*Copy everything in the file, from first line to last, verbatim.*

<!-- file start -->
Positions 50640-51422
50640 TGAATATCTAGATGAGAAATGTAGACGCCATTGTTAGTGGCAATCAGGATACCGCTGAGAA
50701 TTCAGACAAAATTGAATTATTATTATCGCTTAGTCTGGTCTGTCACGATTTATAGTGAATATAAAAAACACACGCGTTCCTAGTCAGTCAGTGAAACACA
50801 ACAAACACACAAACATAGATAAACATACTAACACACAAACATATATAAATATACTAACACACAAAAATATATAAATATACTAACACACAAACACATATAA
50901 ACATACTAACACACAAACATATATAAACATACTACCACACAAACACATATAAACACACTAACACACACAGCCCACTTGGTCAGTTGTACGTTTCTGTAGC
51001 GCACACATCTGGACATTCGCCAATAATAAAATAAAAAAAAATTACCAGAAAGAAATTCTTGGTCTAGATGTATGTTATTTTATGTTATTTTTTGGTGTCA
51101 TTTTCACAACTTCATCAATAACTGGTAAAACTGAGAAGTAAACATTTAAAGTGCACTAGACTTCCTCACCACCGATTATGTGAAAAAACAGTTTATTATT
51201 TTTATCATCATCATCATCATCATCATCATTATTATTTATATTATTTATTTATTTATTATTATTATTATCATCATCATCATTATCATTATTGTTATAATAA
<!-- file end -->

Positions 50640-51422
50640 TGAATATCTAGATGAGAAATGTAGACGCCATTGTTAGTGGCAATCAGGATACCGCTGAGAA
50701 TTCAGACAAAATTGAATTATTATTATCGCTTAGTCTGGTCTGTCACGATTTATAGTGAATATAAAAAACACACGCGTTCCTAGTCAGTCAGTGAAACACA
50801 ACAAACACACAAACATAGATAAACATACTAACACACAAACATATATAAATATACTAACACACAAAAATATATAAATATACTAACACACAAACACATATAA
50901 ACATACTAACACACAAACATATATAAACATACTACCACACAAACACATATAAACACACTAACACACACAGCCCACTTGGTCAGTTGTACGTTTCTGTAGC
51001 GCACACATCTGGACATTCGCCAATAATAAAATAAAAAAAAATTACCAGAAAGAAATTCTTGGTCTAGATGTATGTTATTTTATGTTATTTTTTGGTGTCA
51101 TTTTCACAACTTCATCAATAACTGGTAAAACTGAGAAGTAAACATTTAAAGTGCACTAGACTTCCTCACCACCGATTATGTGAAAAAACAGTTTATTATT
51201 TTTATCATCATCATCATCATCATCATCATTATTATTTATATTATTTATTTATTTATTATTATTATTATCATCATCATCATTATCATTATTGTTATAATAA